The ride: horses would not be an issue! Up until the last several years almost all transportation on the island was by horse. It is still a major mode of transportation, but the number of cars and motorcycles (which must all be shipped over from the mainland) is increasing. I was actually very impressed with the horses we were provided for the ride. They were well trained, and fairly fit. I totally fell in love with my horse 'poki' ! He was a little reluctant to leave his herd, but responded beautifully to a little shake from a leafy branch. Just a shake and leaf rattle that he could see and hear, and he was all business!
The trail: this was actually more of a challenge for the organizers since much of the island is a National Archeological Park (also a UNESCO World Heritage site) - so some of the most intriguing places to ride were off limits to a competitive event. But they managed to put together enough trail to make an interesting ride - along the coast, passing in front of one of the moia 'communities', through eucalyptus groves (an introduced tree), and along the outskirts of town. It was a fun trail to ride.
Though the islanders were as comfortable on a horse as one can be, they had never experienced an organized endurance race. Steve and I managed to win the thing, but really only because we knew what it took - keeping a steady pace, and being mindful of footing and opportunity for speed. And some of the others got caught up in the enthusiasm of the race, only to be eliminated at the finish. (but I think they still felt the glory of the win!).
And the thing I loved most about this ride was that our horses refueled at the vetchecks - not on hay, not on grain, not on supplements and electrolytes, but on mangos!! Mangos that our crew (Dinah and Christoph, a local who owned 'three hundred horses') actually picked from the wild mango plants that cover the coastal pastures... that was too cool! The other 'keeper' moment was when a few local kids happened to meet up with us on the trail, and joined in the fun challenging to a short race (a challenge Steve was happy to oblige!) - 3 kids on 2 horses with little or no tack, just velcro butts!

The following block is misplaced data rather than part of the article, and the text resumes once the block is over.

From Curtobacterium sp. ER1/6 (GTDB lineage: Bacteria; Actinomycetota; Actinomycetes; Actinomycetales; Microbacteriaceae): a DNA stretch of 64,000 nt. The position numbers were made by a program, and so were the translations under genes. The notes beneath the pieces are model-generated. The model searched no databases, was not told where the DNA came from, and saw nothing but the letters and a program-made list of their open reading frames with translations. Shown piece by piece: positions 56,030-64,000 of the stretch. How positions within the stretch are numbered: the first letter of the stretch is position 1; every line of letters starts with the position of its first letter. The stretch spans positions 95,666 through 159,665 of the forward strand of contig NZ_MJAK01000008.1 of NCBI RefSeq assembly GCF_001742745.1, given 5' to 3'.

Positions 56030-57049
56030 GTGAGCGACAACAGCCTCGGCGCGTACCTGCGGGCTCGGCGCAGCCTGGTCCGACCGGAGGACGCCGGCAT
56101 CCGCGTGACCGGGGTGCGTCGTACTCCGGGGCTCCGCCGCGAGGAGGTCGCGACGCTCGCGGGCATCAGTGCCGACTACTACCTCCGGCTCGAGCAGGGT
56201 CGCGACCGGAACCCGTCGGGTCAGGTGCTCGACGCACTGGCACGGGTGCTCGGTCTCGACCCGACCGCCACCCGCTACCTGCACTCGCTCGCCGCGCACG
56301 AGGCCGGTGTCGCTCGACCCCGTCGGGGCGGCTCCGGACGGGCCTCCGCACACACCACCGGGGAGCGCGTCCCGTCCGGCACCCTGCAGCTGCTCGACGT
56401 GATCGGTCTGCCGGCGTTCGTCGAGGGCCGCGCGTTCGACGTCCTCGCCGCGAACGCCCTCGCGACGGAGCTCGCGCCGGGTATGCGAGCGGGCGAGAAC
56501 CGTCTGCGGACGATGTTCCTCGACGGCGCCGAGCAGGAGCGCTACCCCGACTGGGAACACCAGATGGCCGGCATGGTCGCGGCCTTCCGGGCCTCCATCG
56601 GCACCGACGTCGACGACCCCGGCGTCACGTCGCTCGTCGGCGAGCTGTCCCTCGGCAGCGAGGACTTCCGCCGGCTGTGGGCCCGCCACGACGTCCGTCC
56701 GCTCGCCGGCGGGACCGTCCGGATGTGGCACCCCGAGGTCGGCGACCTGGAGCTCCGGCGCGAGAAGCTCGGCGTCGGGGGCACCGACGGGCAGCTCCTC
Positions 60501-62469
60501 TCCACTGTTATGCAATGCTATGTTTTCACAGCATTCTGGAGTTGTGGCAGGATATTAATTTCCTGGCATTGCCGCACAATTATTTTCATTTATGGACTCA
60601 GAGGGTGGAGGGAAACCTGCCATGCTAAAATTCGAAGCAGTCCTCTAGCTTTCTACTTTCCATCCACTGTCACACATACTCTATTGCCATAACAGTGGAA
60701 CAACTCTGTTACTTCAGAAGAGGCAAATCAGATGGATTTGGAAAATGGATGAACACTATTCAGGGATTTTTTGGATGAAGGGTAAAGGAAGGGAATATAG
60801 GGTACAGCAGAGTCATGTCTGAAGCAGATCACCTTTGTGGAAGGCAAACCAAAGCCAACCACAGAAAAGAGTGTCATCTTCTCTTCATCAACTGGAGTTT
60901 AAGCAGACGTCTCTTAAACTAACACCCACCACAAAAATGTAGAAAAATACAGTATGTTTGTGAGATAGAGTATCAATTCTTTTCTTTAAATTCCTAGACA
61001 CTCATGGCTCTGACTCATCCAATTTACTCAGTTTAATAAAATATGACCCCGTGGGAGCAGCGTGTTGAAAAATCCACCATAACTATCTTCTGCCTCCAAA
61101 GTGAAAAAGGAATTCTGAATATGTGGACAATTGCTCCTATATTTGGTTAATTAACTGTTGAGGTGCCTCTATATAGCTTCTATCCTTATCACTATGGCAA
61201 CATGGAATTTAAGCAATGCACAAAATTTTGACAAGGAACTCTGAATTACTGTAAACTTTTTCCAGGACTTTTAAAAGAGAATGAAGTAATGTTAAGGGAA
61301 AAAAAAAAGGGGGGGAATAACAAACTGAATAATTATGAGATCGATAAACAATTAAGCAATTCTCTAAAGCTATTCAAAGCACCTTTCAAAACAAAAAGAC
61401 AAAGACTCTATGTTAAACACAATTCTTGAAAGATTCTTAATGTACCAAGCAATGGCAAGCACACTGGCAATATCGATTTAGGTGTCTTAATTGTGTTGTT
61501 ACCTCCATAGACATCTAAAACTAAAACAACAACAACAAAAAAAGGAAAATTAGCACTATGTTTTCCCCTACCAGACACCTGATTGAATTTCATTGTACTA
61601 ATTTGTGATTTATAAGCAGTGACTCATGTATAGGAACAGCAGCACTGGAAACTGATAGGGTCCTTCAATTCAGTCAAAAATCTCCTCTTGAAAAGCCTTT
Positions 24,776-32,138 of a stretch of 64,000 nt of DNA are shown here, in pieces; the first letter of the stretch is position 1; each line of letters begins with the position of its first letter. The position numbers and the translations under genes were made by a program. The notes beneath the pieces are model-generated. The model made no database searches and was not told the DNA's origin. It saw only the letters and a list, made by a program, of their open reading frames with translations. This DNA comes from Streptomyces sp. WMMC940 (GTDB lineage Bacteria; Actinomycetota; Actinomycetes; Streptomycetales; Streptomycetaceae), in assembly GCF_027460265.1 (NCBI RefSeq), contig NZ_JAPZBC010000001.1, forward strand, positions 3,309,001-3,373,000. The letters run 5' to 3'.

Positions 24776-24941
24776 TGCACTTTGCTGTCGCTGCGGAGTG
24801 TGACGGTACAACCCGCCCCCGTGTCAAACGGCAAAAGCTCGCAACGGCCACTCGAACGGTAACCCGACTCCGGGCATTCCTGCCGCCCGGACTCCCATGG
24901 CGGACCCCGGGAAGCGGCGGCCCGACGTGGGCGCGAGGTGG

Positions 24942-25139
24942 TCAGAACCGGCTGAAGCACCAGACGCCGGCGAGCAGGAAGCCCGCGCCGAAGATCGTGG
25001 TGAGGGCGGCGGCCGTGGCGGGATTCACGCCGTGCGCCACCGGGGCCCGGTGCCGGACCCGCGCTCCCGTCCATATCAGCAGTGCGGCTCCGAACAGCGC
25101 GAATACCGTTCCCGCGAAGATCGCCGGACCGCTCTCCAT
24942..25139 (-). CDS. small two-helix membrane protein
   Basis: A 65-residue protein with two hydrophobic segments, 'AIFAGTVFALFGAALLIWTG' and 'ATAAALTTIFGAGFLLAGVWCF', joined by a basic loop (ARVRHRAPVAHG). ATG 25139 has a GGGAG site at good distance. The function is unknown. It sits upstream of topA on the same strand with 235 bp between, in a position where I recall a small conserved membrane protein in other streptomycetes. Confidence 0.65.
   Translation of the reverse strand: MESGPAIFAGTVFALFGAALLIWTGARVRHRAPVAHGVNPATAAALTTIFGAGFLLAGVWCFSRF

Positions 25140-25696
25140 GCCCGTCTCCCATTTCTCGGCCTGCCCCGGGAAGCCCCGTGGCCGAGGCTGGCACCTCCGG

The event: Luis managed to pull off a 'real' endurance event. The venue had banners, tents, lined vetting areas, real vets, the whole deal! A great party the night before with food, wine and native dancers. And a fun awards ceremony after the ride, capped off with a traditional island asado (barbeque) in one of the many caves which open up onto the sea - crashing waves and all. Absolutely unique and special.
It was a totally amazing experience to be there. It was a blast to watch the polo match - polo friends of Luis had flown over and gamely squared off for an official polo match, to be played on island horses. Taped tails, elaborate headgear, polo saddles and pads, and they actually looked pretty good! From a non-polo onlooker's perspective they looked like the real thing. It was fun to see the islanders show up for the match too - some in cars, some on horseback. And many were employed as owners and trainers and grooms. Everybody had fun I think.
I really can't say enough about this whole EnduranceX thing - it is fun, spirited, beautiful, challenging, exotic, amazing... I don't know how he does it, but part of Luis' magic is his ability to find people - and sponsors (e.g. LAN - a major airline) to share in his vision and actually make these things happen.
I begged and pleaded for Luis to find a way to bring me to the next event in Atacama. This is a place I've always been fascinated by, ever since my uncle showed me slides (decades ago) from their journey by camper from Tucson to Tierra del Fuego, and back again. He showed slides of their passage through this desert land and it totally fueled my imagination. I've always wanted to see it - and maybe I'll get a chance.
Luis is planning on doing this ride sometime next year - probably June or early July (winter in S. America) - I'm leaving my calendar open!! I'm going to post more about this ride as info becomes available. My mission: bring a handful of people with me. Any takers out there?? (you can see photos of the last Atacama ride take by Pia
Thursday, 2 December 2010
Tuesday, 30 November 2010
It was tons of fun to make - here are the graphics we used for each month:
Friday, 26 November 2010